A very belated Happy 2019!
My goodness we are almost 3 months into the new year? I am sorry for being quiet but this post will be an update on what I have been up to since the year begun.
A show I have been following for quite a while on local television has been Ms V, on Vasantham tv. The spin off version Ms V Supreme has definitely caught my attention.
The format of Ms V Supreme has undergone quite the revamp – originally seeming more like a beauty pageant that happened to scout talent for tv, it has now become so much more. In its bid to be more inclusive of diversity in appearance and walks of life, auditions for the 2019 competition were open to all women.
Sure, prior experience is helpful but what they seek in the winner is someone adept with facing the cameras, has good hosting abilities, is able to take on the weekly tasks/challenges with grace and finesse, showing growth as they move up in the competition. You know, No Big Deal, Easy Peasy.
I come in to ask pertinent questions and perhaps provide food for thought on my advocacies, as a plus size body positive intersectional feminist – whoo what a mouthful! It has taken a while for body positivity to be regarded as anything more than a passing fad here in the region. There is an awareness and I wish to find out if the movement has made more progress.
`My take on diet culture and body positivity among other things can be considered pretty radical but I remember how it was when I first learnt of the global plus size and body positive communities, so I always bear that in mind when I speak to people who have just been introduced or are skimming the surface of the movement. Where better to begin than a space like a pageant?
Introductions were made between me and the Ms V Supreme world. I had the pleasure of interviewing some of the contestants, all 3 judges and an important part of the pre-production team.Most of the interviews were conducted in the midst of live recordings so I had to steal the contestants, judges away for a while to have a quick chat. Having never been anywhere near a television production, I was floored with how much work goes into it!
It was DAUNTING.
Theatre has always been my thing and I have experience in major dance performances, hosting, spoken word so I always wondered – How difficult can a television recording be?
Somewhere in the heartlands, in an inconspicuous enough looking set of buildings I remember asking the hubster – is this it? Is this big enough? Do the contestants live here?I quickly was reminded not to judge a book by its dull grey, seemingly small exterior. I walked into a proper stage. Your girl was not prepared!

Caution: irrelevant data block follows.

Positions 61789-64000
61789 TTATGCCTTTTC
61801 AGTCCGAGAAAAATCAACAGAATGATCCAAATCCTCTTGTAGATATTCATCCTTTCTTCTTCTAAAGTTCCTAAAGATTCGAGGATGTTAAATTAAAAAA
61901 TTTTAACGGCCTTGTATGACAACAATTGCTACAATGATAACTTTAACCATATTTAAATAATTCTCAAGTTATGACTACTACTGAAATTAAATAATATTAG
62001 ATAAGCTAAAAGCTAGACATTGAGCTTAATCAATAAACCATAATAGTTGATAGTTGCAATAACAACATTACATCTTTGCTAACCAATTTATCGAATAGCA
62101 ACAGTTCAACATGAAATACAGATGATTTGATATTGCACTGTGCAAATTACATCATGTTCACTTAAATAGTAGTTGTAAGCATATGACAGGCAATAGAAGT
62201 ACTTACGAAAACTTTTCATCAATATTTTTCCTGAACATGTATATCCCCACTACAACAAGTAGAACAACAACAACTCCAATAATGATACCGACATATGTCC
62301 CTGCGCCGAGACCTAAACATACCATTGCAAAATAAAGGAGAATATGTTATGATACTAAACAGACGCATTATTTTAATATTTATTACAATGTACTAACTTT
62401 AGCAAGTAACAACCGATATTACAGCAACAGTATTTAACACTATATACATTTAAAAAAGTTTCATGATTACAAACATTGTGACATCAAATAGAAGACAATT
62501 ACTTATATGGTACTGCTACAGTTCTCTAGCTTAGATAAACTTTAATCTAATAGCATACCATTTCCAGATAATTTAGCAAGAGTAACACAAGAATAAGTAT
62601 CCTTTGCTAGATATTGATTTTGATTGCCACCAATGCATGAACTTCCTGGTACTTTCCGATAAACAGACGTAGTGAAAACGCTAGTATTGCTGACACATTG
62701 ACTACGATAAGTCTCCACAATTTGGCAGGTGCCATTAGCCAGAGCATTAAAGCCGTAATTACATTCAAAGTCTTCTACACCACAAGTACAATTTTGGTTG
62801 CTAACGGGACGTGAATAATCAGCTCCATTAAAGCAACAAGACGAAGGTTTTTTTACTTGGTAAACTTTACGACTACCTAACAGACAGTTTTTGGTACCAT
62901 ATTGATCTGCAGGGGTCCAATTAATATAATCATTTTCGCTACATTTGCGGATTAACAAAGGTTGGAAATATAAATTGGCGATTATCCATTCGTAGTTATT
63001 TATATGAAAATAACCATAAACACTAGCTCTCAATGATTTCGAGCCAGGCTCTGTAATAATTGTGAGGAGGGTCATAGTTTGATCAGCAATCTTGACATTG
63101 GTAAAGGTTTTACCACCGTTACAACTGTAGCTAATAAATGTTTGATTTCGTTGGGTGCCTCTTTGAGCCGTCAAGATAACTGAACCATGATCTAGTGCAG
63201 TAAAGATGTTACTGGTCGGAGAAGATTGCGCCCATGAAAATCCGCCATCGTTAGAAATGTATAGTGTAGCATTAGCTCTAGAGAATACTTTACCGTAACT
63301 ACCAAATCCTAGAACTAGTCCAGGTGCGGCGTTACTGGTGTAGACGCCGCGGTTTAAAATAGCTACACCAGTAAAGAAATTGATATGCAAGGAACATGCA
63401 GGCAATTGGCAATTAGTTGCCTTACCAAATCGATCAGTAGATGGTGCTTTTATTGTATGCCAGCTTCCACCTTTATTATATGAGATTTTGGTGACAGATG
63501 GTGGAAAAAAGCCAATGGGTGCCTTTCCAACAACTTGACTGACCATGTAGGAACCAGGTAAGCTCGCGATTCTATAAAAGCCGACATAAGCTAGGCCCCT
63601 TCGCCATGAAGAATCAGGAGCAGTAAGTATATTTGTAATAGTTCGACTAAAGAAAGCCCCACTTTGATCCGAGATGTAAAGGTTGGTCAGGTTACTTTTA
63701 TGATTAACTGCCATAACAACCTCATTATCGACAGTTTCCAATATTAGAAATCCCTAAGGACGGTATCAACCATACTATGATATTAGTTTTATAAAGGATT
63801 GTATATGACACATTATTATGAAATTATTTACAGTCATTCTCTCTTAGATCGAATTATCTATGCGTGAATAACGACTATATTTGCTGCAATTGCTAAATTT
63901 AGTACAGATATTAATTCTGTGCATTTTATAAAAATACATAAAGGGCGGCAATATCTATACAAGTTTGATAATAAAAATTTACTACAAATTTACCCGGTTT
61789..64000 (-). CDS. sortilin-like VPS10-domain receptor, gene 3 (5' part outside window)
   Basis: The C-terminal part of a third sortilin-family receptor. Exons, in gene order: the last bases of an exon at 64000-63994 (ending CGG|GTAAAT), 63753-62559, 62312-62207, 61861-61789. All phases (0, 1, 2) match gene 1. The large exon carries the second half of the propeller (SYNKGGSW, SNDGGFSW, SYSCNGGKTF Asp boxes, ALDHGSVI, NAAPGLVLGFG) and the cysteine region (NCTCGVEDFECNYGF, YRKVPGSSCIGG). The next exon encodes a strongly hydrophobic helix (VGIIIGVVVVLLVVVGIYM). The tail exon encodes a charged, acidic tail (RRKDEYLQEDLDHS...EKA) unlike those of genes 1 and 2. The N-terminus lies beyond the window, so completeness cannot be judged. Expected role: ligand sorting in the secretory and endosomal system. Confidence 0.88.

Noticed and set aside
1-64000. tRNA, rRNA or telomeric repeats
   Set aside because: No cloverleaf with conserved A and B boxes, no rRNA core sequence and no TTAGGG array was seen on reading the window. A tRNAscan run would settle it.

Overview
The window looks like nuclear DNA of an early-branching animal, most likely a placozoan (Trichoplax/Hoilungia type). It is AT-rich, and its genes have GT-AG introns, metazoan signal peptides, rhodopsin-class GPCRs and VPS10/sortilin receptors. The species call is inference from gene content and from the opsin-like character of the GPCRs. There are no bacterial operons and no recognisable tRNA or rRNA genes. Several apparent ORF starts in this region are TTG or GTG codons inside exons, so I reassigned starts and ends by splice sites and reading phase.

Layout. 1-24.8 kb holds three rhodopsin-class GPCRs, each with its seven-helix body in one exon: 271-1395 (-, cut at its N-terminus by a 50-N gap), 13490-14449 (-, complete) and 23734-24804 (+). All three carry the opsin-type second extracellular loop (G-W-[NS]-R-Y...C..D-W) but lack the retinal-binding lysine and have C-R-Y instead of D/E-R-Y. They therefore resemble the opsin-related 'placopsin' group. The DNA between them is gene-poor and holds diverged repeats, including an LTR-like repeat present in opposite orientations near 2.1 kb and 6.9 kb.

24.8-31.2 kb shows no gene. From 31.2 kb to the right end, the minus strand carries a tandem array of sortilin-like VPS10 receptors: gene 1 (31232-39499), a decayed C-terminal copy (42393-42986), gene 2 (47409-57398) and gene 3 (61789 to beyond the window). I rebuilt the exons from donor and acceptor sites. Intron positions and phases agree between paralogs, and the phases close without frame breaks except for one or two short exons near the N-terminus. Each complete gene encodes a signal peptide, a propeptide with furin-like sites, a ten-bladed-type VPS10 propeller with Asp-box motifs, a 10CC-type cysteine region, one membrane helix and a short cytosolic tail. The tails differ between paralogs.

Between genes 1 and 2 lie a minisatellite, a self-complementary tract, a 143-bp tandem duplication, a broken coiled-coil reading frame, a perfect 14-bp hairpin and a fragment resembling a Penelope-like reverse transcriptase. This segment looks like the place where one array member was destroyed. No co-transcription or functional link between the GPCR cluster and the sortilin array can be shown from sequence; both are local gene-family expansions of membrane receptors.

Also. Having watched Miss Congeniality a ludicrous amount of times I am too embarrassed to admit, relating to Sandra Bullocks’s snorts at becoming Miss Jersey’s Gracie Lou Freebush, I was apprehensive to say the least to meet the contestants. Would there be hostility among them like we’ve seen in other pageants? Sure the show says they want diversity but is diet culture still being practiced anyway in order to stay ‘presentable’ in front of the camera? Would I be welcomed or regarded at a distance due to my unapologetic petite fat glory?
You have to remember that fatphobia is still rampant here, there is little respect for personal space and people will blatantly talk about your body like you’re not even there. This goes for all of us who fall into the ‘undesired aesthetic’ category, but it gets quite brutal for bigger bodies and darker skin tones – thanks Eurocentric standards of beauty, but no thanks!
Before meeting the girls..
The first thing I noticed right off the bat was how unnerving this could be for someone who had no experience in front of tv cameras. I thought about how annoyed I get when doing an outdoor photoshoot for the blog – cursing the skies for unpredictable weather, getting the stylised angles that I had in mind and reshooting until I am satisfied, retouching my makeup and hair, worrying about my back and knee. Knowing that it is just a small portion of the work done, I need to head home after to load the images, brighten them and write with clarity.
I watched these young girls on the stage above with full faces of makeup, immaculate hair and outfits … wearing heels for hours on end, retaking shoots and having to smile the whole time even if they were utterly exhausted or stressed out. I have been following their journey through the competition with each episode. Vying for the title was no mean feat.
Having said that, it was immediately obvious how comfortable the girls felt despite the pressures placed on them. There was a familial feeling between them and everyone else involved in the show. This felt like their domain, their place to shine. It was a pleasant surprise to see how supported they were, regardless of how they fared in the tasks for the show. That space for allowing growth, is so important in any vocation.
I was watching the girls on stage and of course, I had to be a klutz. Right when they started rolling camera, I dropped my heavy phone onto the floor. My official emoji for winning at life should be the facepalm emoji. I hadn’t felt the oddly familiar rush of blood to my ears in a long time, from embarrassment.
……….. to be continued ………….
Part 2 is brewing.
Watch this space tomorrow! 😉
1 thought on “Part 1: Curves Become Her meets Ms V Supreme”
[…] On Monday the 25th we found out who would be crowned 2019’s Ms V Supreme, and it was down to these three finalists – Aarthi, Haleema and Devika. I got to interview the girls before the semi finals and you can check out their interviews Here. […]